We study the effect of the Weyl corrections on the holographic p-wave dual models in the backgrounds of AdS soliton and AdS black hole via a Maxwell complex vector field model by using the numerical and analytical methods. We find that, in the soliton background, the Weyl corrections do not influence the properties of the holographic p-wave insulator/superconductor phase transition, which is different from that of the Yang-Mills theory. However, in the black hole background, we observe that similarly to the Weyl correction effects in the Yang-Mills theory, the higher Weyl corrections make it easier for the p-wave metal/superconductor phase transition to be triggered, which shows that these two p-wave models with Weyl corrections share some similar features for the condensation of the vector operator.

Zhang, Lu; Pan, Qiyuan; Jing, Jiliang

2015-04-01

215

The transient analysis of the queue-length distribution in the batch arrival system with N-policy, multiple vacations and setup times  

NASA Astrophysics Data System (ADS)

A batch arrival queueing system of the MX/G/1 type with unlimited queue is considered. After each busy period the server begins a multiple vacation period, consisting of independent single vacations, when the service process is blocked. The server begins successive single vacations as far as at the end of one of them the number of customers waiting in the queue equals at least N. The service of the first customer after the vacation period is preceded by a setup time. The analysis of the queue-size distribution on the first vacation cycle is directed to the analysis of the same characteristic in the corresponding "usual" system with unremovable server on its first busy period. The renewal-theory approach is used to obtain results in the general case. As main result the explicit representation for the LT of queue-size distribution is derived for the original system.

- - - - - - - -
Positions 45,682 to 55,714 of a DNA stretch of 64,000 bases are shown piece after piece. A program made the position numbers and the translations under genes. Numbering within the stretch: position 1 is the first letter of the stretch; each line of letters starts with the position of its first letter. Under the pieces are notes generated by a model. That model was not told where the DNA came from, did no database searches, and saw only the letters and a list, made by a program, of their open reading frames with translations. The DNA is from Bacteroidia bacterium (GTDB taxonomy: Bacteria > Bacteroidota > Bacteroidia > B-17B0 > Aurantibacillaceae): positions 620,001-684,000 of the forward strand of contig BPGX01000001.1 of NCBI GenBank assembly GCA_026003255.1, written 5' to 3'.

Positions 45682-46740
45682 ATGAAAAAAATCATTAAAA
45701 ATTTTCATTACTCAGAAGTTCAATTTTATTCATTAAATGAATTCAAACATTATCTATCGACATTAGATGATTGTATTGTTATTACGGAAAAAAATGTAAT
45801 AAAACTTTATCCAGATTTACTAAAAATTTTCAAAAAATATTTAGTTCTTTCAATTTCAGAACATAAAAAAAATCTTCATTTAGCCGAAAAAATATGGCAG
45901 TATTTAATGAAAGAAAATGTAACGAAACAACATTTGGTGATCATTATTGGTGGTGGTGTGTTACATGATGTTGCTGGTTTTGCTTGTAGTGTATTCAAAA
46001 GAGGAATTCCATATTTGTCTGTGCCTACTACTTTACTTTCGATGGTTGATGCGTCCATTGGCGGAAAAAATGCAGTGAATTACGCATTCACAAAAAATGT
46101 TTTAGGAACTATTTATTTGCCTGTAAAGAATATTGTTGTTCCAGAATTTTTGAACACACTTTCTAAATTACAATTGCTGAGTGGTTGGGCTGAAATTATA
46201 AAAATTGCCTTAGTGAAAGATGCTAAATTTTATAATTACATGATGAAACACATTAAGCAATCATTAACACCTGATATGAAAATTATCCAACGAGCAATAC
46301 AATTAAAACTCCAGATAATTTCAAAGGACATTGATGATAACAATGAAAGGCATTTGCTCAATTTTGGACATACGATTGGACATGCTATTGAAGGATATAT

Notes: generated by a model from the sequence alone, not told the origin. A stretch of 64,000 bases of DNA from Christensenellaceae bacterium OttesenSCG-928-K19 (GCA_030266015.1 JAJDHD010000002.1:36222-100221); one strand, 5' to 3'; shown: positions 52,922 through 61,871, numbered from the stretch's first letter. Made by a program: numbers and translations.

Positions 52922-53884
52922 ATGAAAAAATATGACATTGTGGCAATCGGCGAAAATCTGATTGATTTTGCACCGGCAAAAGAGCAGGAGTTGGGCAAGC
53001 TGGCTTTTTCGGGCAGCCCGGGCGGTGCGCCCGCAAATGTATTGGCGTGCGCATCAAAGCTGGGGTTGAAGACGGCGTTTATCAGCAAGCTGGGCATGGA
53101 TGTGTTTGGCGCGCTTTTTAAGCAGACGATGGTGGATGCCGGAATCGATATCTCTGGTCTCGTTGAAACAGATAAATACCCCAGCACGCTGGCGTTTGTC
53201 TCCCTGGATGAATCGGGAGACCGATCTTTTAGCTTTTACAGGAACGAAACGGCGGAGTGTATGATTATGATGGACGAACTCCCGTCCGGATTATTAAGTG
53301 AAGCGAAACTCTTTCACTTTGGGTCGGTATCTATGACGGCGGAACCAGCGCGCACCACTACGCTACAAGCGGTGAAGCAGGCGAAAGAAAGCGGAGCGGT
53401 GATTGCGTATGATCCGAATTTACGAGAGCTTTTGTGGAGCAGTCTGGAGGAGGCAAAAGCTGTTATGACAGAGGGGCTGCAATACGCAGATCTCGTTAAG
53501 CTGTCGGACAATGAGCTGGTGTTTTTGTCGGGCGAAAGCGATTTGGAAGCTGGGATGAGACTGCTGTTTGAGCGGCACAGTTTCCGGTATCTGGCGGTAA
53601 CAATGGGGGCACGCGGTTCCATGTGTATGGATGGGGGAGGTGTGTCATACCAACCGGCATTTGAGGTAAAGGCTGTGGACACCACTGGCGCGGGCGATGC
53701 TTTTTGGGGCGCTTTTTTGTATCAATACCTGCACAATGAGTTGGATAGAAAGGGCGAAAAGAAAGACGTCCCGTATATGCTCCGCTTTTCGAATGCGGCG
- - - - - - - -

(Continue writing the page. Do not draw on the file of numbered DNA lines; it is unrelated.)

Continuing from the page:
Kempa, Wojciech M.

2010-10-01

216

P-Wave Holographic Insulator/Superconductor Phase Transition  

E-print Network

Using a five dimensional AdS soliton in an Einstein-Yang-Mills theory with SU(2) gauge group we study p-wave holographic insulator/superconductor phase transition. To explore the phase structure of the model we consider the system in the probe limit as well as fully back reacted solutions. We will also study zero temperature limit of the p-wave holographic superconductor in four dimensions.

Amin Akhavan; Mohsen Alishahiha

2011-03-12

217

Crustal thickness estimation in the Maule Region (Chile) from P-wave receiver function analysis  

NASA Astrophysics Data System (ADS)